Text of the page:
XL Bully ban: What dog owners need to know as new rules come into force

XL bully dogs must now be kept on a lead and muzzled in public under new restrictions that came into force on Sunday.

LONDON, UNITED KINGDOM - 2023/09/23: A protester holds a placard which states 'Save our bullies' during the demonstration in Whitehall. Dog owners and supporters marched in Westminster in protest against the American Bully XL ban. The breed of dog is set to be banned in the UK following a series of attacks on people. (Photo by Vuk Valcic/SOPA Images/LightRocket via Getty Images)
XL Bully owners protest against the ban in central London. (Getty)

XL bully dogs must now be kept on a lead and muzzled in public under new restrictions that came into force on Sunday.

It comes amid fears among animal welfare groups that a looming ban on the breed will overwhelm vets and rescue centres. Breeding, selling or abandoning the dogs has also become illegal, with owners being urged to apply for a certificate of exemption for current pets before the 31 January deadline.

From 1 February, owning an XL bully dog in England and Wales without a certificate will be criminal offense. Environment Secretary Steve Barclay said the government had met its pledge to take “quick and decisive action” following a series of attacks, with one man dying after being savaged by one of the dogs earlier this year.

But the RSPCA said the measures were “not the answer” and warned of a “huge risk” that rescue centres and vets will be unable to cope with a likely surge in demand. The RSPCA, Blue Cross, and Battersea Dogs and Cats are among charities worried about the future of some of the dogs they are keeping. They have warned at least 246 of the breed could be euthanised if a new home is not found for them..

Here Yahoo News UK takes a look at the latest developments as XL Bully owners decide what to do next:

Big american bully dog
XL Bully dogs are being banned. (Getty)

New rules for XL bully dogs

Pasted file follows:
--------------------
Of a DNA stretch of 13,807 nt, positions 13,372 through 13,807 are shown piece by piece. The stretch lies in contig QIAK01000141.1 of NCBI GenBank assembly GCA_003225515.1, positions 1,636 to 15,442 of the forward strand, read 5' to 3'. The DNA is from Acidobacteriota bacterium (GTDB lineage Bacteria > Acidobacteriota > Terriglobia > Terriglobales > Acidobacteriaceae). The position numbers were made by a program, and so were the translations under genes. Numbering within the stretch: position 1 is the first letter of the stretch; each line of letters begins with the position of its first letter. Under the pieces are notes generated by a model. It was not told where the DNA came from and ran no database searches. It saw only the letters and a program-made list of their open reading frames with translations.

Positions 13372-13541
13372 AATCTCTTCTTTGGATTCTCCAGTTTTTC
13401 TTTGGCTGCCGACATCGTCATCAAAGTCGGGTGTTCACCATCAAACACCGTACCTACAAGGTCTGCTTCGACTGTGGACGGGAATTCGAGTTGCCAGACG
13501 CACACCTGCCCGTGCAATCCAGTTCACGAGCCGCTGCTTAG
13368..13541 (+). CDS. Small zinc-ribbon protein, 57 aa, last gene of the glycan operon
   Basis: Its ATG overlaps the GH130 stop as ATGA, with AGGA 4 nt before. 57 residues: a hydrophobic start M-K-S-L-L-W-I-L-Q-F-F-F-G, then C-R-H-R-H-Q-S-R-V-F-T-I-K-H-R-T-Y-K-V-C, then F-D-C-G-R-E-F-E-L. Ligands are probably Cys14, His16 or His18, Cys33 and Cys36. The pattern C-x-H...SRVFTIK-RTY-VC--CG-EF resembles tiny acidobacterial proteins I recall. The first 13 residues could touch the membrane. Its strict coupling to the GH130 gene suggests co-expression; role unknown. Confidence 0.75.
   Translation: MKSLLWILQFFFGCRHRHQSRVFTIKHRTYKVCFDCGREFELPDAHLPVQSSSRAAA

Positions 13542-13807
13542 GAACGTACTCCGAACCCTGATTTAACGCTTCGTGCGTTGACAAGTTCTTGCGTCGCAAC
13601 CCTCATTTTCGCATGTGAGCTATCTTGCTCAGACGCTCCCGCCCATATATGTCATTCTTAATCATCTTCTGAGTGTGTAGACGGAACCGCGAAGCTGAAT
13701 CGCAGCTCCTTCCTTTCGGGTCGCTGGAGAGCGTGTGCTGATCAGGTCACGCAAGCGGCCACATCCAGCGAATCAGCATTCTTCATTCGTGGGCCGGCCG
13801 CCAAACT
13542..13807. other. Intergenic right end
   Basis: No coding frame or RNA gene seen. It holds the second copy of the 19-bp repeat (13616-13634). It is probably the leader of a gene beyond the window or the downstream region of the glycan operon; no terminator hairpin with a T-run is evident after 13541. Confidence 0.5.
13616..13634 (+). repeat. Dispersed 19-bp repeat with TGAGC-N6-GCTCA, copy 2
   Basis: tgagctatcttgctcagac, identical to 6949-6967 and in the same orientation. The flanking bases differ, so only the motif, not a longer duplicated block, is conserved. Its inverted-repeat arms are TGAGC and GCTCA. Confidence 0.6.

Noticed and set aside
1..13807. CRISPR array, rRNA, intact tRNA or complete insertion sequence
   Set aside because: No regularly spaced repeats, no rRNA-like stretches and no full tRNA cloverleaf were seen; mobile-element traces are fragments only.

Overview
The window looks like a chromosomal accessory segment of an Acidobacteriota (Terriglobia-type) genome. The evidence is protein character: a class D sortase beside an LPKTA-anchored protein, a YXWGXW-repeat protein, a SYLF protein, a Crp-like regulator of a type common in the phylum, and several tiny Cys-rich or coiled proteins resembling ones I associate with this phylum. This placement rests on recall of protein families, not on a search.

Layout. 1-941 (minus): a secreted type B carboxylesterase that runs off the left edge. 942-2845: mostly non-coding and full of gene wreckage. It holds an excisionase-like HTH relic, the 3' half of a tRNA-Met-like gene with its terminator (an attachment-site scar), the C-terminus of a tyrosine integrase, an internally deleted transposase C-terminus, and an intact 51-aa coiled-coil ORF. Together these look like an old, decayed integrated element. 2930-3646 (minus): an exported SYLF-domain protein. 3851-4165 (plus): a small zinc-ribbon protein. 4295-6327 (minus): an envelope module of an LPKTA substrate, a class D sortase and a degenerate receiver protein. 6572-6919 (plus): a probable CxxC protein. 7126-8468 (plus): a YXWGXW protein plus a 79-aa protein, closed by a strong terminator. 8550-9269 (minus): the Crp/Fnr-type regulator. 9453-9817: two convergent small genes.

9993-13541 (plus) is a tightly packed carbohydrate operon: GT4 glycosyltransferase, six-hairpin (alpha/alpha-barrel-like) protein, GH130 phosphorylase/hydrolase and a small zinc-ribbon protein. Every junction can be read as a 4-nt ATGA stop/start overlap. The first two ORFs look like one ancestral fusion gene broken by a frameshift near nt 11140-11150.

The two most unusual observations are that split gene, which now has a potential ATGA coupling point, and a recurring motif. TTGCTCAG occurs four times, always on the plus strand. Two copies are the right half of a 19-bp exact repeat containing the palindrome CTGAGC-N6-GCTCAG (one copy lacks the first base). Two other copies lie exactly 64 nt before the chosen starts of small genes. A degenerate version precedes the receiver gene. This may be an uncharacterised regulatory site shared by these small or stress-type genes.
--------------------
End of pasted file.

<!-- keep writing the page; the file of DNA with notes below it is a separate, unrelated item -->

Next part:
Owners who wish to keep their dogs must apply to an exemption scheme or they can choose to have their dog euthanised and apply for compensation. The government has offered £200 to XL Bully owners to go towards the cost of euthanising their animals.

Owning an XL bully from 1 February 2024 will be illegal unless the animal is on an exempt list, called the Index of Exempted Dogs. Those who want to keep their dogs will have until the end of January to register them with the list and will then be forced to comply with strict requirements.

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This will include the requirement to muzzle them and keep them on a lead in public, but the dogs must also be microchipped and neutered. Owners seeking an exemption must also pay an application fee and hold active public liability insurance for their pets.

Dogs more than a year old on 31 January must be neutered by 30 June next year, while those under 12 months old must be neutered by 31 December 31 2024. Owners without a certificate of exemption will face a criminal record and an unlimited fine if they are found to be in possession of an XL bully as of 1 February, and their dog could be seized.

Campaigners are trying to launch a judicial review

A campaign group of XL bully owners has raised over £160,000 to fund a potential judicial review to overturn the ban. The Don't Ban Me - Licence Me organisation confirmed it had submitted a pre-action protocol to the UK government, instructed a lawyer and then hoped to submit an application to delay the new law by the next month.

The group’s head Sophie Coulthard told the Guardian: “We would like the government to consider licensing, because that is something that’s been presented to them, even through their own commissioned research, and has been ignored.

“There’s lots of really good models that are successful, where countries have just done away with breed specific legislation because what they found is they just kept banning more dog breeds and it clearly wasn’t working.

“It can involve mandatory training, making sure breeders are licensed properly, and stops people impulse buying dogs which you obviously see a lot.”

Watch: Hundreds of XL bully dogs to be destroyed at end of year when ban comes into force

What is an American XL bully dog?

The American bully is a relatively new dog breed from the US, with its first official breed registry, the American Bully Kennel Club (ABKC), founded in 2004.

As it is not registered as a recognised breed by the UK Kennel Club, it is unclear how many of the dogs or breeders are currently in the country.

The UK government has estimated there are about 10,000 American XL bullies in the UK while the Blue Cross animal charity has suggested it is more like 15,000.

The breed comes in a variety of sizes, including pocket, standard and XL, the latter of which has become a cause of concern.

The animals are responsible for killing at least nine people, including three children, since 2001.